Portfolio Diversification
All that should matter to an investor is the performance of the entire portfolio.
Mean and variance of portfolio matter
Law of large numbers means that spreading over many independent assets reduces risk, has no effect on expected return.

28 trang |

Chia sẻ: nguyenlinh90 | Lượt xem: 825 | Lượt tải: 0
Bạn đang xem trước 20 trang tài liệu **Bài giảng Financial Markets - Lecture 5: Portfolio Diversification and Supporting Financial Institutions**, để xem tài liệu hoàn chỉnh bạn click vào nút DOWNLOAD ở trên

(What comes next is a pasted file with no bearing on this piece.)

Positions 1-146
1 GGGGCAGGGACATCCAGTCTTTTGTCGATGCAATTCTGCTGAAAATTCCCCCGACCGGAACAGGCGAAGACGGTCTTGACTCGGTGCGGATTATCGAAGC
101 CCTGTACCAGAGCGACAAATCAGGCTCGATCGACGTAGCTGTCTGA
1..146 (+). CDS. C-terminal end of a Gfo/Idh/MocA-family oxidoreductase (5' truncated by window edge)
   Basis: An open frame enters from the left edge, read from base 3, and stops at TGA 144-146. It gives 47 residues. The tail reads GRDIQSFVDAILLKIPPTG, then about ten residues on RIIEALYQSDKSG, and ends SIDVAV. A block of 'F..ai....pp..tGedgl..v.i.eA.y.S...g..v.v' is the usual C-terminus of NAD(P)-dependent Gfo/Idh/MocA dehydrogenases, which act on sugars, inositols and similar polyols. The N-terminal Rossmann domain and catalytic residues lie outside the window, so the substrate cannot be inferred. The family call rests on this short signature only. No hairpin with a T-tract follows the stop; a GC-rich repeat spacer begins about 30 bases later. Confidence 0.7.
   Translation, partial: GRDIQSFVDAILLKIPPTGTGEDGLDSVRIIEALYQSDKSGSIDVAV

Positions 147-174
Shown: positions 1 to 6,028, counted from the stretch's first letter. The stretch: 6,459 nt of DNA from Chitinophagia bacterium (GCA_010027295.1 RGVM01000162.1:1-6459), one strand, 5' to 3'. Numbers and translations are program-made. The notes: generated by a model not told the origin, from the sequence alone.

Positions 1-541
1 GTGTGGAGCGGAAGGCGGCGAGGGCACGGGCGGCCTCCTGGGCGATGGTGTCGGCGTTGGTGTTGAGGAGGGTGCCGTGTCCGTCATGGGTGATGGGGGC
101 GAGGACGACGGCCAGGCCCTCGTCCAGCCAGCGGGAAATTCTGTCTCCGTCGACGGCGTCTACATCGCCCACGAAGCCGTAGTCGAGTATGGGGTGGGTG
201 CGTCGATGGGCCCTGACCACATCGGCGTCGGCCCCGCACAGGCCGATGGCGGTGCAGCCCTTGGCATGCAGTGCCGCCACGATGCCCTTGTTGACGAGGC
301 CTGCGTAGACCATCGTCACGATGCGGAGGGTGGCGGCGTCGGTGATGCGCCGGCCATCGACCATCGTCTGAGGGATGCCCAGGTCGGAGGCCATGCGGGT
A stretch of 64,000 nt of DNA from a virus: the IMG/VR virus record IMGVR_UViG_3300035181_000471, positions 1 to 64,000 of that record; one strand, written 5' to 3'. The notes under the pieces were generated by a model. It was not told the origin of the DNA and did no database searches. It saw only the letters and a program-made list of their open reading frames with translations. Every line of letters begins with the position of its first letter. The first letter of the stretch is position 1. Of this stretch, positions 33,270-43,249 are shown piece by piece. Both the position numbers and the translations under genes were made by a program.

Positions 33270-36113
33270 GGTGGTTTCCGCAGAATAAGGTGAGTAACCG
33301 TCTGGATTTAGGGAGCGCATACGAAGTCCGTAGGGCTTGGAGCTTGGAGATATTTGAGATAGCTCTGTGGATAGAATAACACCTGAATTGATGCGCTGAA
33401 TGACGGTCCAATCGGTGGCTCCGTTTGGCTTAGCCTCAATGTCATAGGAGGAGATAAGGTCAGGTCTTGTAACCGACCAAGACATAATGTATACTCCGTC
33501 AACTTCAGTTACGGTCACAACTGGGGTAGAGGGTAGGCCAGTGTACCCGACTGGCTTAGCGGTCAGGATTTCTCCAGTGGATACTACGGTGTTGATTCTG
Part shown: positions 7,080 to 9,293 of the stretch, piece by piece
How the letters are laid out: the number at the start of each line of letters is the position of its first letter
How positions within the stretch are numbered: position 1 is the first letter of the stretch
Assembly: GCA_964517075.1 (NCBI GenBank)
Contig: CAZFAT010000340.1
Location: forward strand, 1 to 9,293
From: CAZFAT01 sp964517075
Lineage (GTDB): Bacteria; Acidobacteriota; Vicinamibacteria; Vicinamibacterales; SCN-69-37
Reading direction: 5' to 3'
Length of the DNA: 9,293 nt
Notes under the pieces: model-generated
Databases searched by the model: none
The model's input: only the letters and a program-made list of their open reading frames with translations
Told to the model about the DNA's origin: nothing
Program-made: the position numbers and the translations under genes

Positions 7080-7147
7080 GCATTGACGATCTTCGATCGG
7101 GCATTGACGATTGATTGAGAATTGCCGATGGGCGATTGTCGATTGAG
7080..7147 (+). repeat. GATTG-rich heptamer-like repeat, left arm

Lecture 5: Portfolio Diversification and Supporting Financial InstitutionsPortfolio DiversificationAll that should matter to an investor is the performance of the entire portfolio.Mean and variance of portfolio matterLaw of large numbers means that spreading over many independent assets reduces risk, has no effect on expected return.Equally-Weighted Portfolio When Asset Returns are Independent & Same VarianceSame dollar value in each assetRebalancing each periodPortfolio expected return equals average of asset expected returnsPortfolio standard deviation equals asset standard deviation divided by Square root ruleInvestment Companies as Providers of DiversificationInvestment trusts (before 1940s)Mutual funds (especially index funds)Closed end investment companiesUnit investment trusts All these institutions can enable small investors to overcome transactions cost and lumpiness problems in achieving diversified portfoliosDoubts about DiversificationComplete diversification would imply holding much in fixed incomes, real estate, etc. But hasn’t stock market outperformed these?Equity Premium PuzzleGeometric average real stock market return 1871-1997: 7.0% (Siegel Table 1-1).Geometric average real fixed-income return 1871-1997: 1.7% (Siegel Table 1-2)Equity premium = 7.0%-1.7%=5.3%Puzzle: Why has equity premium been so high?Dominance of Stocks over Fixed Incomes?No thirty-year period since 1831-1861 when the return on either long-term or short-term bonds exceeded that on equities. (Siegel p. 15)Survey of Institutional Investors, Shiller, 1993“There is no thirty-year period since 1860 in which US government bonds have outperformed stocks.” Have you heard roughly this claim (even if details, such as the use of 30 years) are different? 1. Yes, often 52% 2. Yes, once or twice 22% 3. No 26%But is Equity Premium Robust?Geometric average US real stock market return 1802-1997: 7.0% (Siegel Table 1-1)Geometric average real fixed income return 1802-1870: 5.1% (Siegel, Table 1-2)Equity premium = 7.0% - 5.1% = 1.9%Equity premium was much smaller then.International EvidenceMedian real stock market appreciation rate for 39 countries 1926-96: 0.8% per year.Real stock market appreciation rate for US 1926-96: 4.3% per year. (Philippe Jorion and William Goetzmann, Journal of Finance 54:953-80, 1999.)So, US equity premium may reflect a selection bias.Optimal Portfolio Diversification in General CaseDrop assumption of equal weighting, independence and equal variancePut xi dollars in ith asset, I=1,..,n, where the xi sum to $1.Portfolio expected value = Portfolio variance (two assets) =Portfolio Variance, Three AssetsPortfolio variance = Efficient Portfolio Frontier with Two AssetsFrontier expresses portfolio standard deviation in terms of portfolio expected return r rather than in terms of x1. Efficient Portfolio FrontierRisk-Return Trade-Off and Holding PeriodsMutual Fund TheoremAll investors, regardless of risk preferences, will hold a combination of the riskless asset and the tangency portfolio of all risky assets.Therefore, only one asset need be made available to investors: a mutual fund that holds the tangency portfolio.Capital Asset Pricing Model (CAPM)CAPM Asserts that all investors hold their optimal portfolioConsequence of the mutual fund theorem: all investors hold the same portfolio of risky assets, the tangency portfolioTherefore the CAPM says that the tangency portfolio equals the market portfolioBetaThe CAPM implies that the expected return on the ith asset is determined from its beta.Beta (i) is the regression slope coefficient when the return on the ith asset is regressed on the return on the market.Fundamental equation of the CAPM:Do Mutual Funds Hold Optimal Portfolio?Completely diversified funds do not existMutual funds are classified into equity funds, fixed-income funds, etcMutual funds are further classified into styles: growth, income, blue-chip, etc.Index funds account invest in stock price indexes, such as S&P 500Index Funds$350 billion, or 8% of stock market invested in equity index funds in 2000.Much of this is in specialty index funds, such as Internet funds.Some other broadly diversified funds, however, may substitute for market index funds.Alfred Cowles 1891-1984Yale ’13Investment advisor, NYCFounded Econometric Society, Cowles FoundationEconometrica 1933 “Can Stock Market Forecasters Forecast?”Survey of Individual Investors 1999“Trying to time the market, to get out before it goes down and in before it goes up, is: 1. A smart thing to do; I can reasonably expect to be a success at it. 11% 2. Not a smart thing to do; I can’t reasonably expect to be a success at it. 83% 3. No opinion 5%Persistence of Mutual Fund PerformanceMutual funds that performed well last year tend to a little better than average this year. Effect is weak. William Goetzmann and Roger Ibbotson, Journal of Finance, 54:953-80, 1999.Survey of Individual Investors 1999“Trying to pick individual stocks, for example, if and when Ford Motor stock will go up, or IBM stock will go up, is: 1. A smart thing to do; I can reasonably expect to be a success at it. 40% 2. Not a smart thing to do; I can’t reasonably expect to be a success at it. 51% 3. No opinion 8%Survey of Individual Investors 1999“Trying to pick mutual funds, trying to figure out which funds have experts who can themselves pick which stock will go up, is: 1. A smart thing to do; I can reasonably expect to be a success at it. 50% 2. Not a smart thing to do; I can’t reasonably expect to be a success at it. 27% 3. No opinion 23%Growth of Mutual FundsIn 1982 there was one mutual fund account per ten US householdsIn 1998 there were almost two mutual fund accounts per US householdFlow of Funds Accounts published by Federal Reserve: Flow tables, level tables, and reconciliation tables.